Janis Ian grew up in New Jersey, a long way from the Kentucky knobs where an abolitionist minister founded Berea College in 1855. (Photo by Melissa Falen, courtesy of Janis Ian)
BEREA — On one of their visits, Janis Ian took Berea College President Lyle Roelofs to her studio. There he saw a photo of “a very young” Ian sitting at a grand piano. “Looking over her shoulder at the music she had written and was playing from,” he realized, was Leonard Bernstein, the legendary songwriter and longtime conductor of the New York Philharmonic.
Roelofs was visiting Ian to assure her that Berea would be a good home for her archives, which chronicle more than five decades of her work and life as a singer, songwriter, activist and winner of two Grammy Awards.
The material in the collection, Roelofs said, “will just totally blow you away.”
For Ian, it’s a “win-win” because her vast personal collection has found a place where it will be not only safe and cared for but appreciated and used.
As she and her wife, Pat Snyder, started looking for a home for the collection, Ian said they spoke with many major institutions and some “fairly substantial amounts of money” were thrown around.
But many had so much in their collections that Ian’s things would spend most of their time in storage. For example, the Smithsonian Institution said it would be at least a decade before any of Ian’s material could be exhibited. Ian appreciated the frankness but also “realized that all of the major institutions would face the same problem.”
And then there was also the quirkiness of the collection, she said. “Who wants the archives of a songwriter, it’s not like that’s an important thing, right?”
Ian’s friendships and correspondence embrace a wide range of people — Dolly Parton, Stella Adler, Willie Nelson, Mel Torme, Chick Corea, Lily Tomlin. There’s a book of poetry, her mother’s plays, a Grammy not only for best female pop performance (“At Seventeen” in 1975) but for best spoken word (“Society’s Child: My Autobiography” in 2012), there’s her father’s — later her — guitar and the sheets where she composed her songs.
“Most archivists have been trained to deal in paper” Ian said, “and if it’s a Hollywood star like Katherine Hepburn, costumes, but not an artist like me.”
Ian grew up in New Jersey, a long way from the Kentucky knobs where an abolitionist minister founded Berea College in 1855. Her career took her to Los Angeles and around the world as a performer before she settled in Nashville.
Berea never hit her radar until she and Snyder created the Pearl Foundation around 2000 to honor Ian’s mother, who had always dreamed of going to college but wasn’t able to until her successful daughter sent her. Through the foundation they wanted to help other people realize their dream of an education.
She said her friend, songwriter Billy Edd Wheeler, told her “’look, if you’re going to be giving money away in scholarships you ought to be giving it to Berea,”’ where he had graduated in 1955. Plus, Snyder had a former student who had gone there and was “just raving about how great it was.”
“We visited Berea once and we were as impressed as we expected to be,” she said, so they established an endowment to provide scholarships there but left it to the school to administer, remaining very hands-off.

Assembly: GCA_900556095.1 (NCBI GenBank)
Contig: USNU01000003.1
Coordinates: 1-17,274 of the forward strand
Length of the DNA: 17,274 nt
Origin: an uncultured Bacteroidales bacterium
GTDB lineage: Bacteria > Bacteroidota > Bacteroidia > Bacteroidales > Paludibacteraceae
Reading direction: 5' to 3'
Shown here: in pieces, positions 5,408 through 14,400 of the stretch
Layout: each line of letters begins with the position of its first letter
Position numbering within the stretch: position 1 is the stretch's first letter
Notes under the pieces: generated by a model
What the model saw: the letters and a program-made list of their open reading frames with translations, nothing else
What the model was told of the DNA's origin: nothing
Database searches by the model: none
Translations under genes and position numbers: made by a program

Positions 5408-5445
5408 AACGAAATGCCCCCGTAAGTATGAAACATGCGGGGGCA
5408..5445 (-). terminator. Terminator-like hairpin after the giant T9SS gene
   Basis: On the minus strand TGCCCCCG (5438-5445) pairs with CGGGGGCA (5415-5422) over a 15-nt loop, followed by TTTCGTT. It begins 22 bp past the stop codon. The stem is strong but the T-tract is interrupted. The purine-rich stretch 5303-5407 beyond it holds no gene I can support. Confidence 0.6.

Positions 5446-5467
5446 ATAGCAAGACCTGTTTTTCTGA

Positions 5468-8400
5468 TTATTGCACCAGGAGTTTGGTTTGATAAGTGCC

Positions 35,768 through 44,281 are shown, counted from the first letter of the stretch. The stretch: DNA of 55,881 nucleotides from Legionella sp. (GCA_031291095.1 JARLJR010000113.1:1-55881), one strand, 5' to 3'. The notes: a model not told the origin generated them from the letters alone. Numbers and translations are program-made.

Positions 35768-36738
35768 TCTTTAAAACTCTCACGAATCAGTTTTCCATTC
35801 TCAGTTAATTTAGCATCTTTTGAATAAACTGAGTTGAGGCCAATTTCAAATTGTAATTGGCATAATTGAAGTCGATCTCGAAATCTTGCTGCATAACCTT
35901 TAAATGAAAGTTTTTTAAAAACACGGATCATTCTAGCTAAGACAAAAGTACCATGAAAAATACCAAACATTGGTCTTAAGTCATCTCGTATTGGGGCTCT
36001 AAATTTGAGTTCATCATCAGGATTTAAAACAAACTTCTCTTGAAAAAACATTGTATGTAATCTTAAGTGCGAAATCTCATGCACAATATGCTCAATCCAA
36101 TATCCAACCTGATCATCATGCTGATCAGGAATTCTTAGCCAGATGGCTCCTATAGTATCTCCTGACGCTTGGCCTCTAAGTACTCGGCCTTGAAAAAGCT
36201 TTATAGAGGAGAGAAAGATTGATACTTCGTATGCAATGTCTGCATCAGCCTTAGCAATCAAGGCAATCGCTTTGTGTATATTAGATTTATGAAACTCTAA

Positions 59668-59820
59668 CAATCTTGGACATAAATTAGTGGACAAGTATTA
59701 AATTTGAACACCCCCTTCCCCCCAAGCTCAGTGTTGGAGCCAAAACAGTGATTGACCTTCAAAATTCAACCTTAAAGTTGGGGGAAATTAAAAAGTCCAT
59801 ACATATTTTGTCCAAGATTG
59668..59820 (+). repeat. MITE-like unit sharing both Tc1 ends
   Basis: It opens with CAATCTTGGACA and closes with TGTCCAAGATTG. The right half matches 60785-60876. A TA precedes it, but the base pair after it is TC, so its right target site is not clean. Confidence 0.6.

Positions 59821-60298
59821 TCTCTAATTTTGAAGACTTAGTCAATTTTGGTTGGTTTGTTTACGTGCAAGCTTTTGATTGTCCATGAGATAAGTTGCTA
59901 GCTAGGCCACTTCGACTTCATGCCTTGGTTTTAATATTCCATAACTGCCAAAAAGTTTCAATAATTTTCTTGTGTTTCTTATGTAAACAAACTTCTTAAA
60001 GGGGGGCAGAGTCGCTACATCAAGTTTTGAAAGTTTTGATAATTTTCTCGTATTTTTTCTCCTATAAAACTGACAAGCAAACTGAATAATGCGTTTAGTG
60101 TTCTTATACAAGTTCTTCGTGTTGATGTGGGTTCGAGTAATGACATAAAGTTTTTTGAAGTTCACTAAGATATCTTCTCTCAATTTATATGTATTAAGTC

Years later as they worked their way through the major institutions looking for a home for her archives they found, “there was always some reason that it wasn’t right.” And then they began to consider Berea again.
For a small school Berea has a pretty significant archive that now includes the collections of author and activist bell hooks and Appalachian folk singer Jean Ritchie, “who I admire greatly,” Ian said.
Plus, there was Berea’s mission. It was the first integrated, co-educational college in the South and hasn’t charged tuition since 1892. “I really like the dichotomy,” Ian said. “Berea is not a Jewish school, not a particularly gay school, not a lot of the things that I am … and yet, it is.”
Like many Berea students, Ian said, “I started out on a farm. My earliest memories are of singing to the chickens from the back of a flatbed truck.” And her family worked hard to create a place for themselves in this world, like those of many Berea students. “My grandparents were immigrants, I always felt out of place, I’m self-educated, my dad was the first person in either family to graduate from college.” So, for all the differences, “there’s a lot of commonality.”
And then there was the fact that Berea invests in its students. Ian said Snyder summed it up: “All of these schools have $15 million stadiums and then there’s the school that has the $15 million students, which do you want to be aligned with?” In the end, “it was pretty much a no-brainer.”
Ian had lunch with Teresa Kash Davis, a Berea grad herself who is now the school’s vice president for alumni and philanthropy. After lunch, Ian recalled, she said, “so, why don’t I just leave Berea my archives, let’s just do that.” Davis “just kind of looked at me with her mouth hanging open and said ‘well, we can’t pay you.’” And that was fine.
Roelofs and others made trips to Florida — where Ian and Snyder now live — to assure them the collection would get the attention it deserves. Over the course of 18 months they worked out details about how the material would be transferred, Berea’s financial commitment to the care and display of the collection and other arrangements, including Ian’s commitment to
helping raise money to support Berea’s work with the collection. “Janis is a very thoughtful person who makes sure she gets all the details right,” he said.
He sees that attention to detail in her work. The archives will offer Berea students who aspire to careers in music to see the “real discipline of songwriting,” Roelofs said. Every word in her songs, he said, has been “intentionally and carefully chosen.” It was an education for him. “I’m not a songwriter, I’m a theoretical physicist,” Roelofs said, but going through some of Ian’s papers has “deepened my appreciation of songwriting and the seriousness of that as an artistic pursuit.”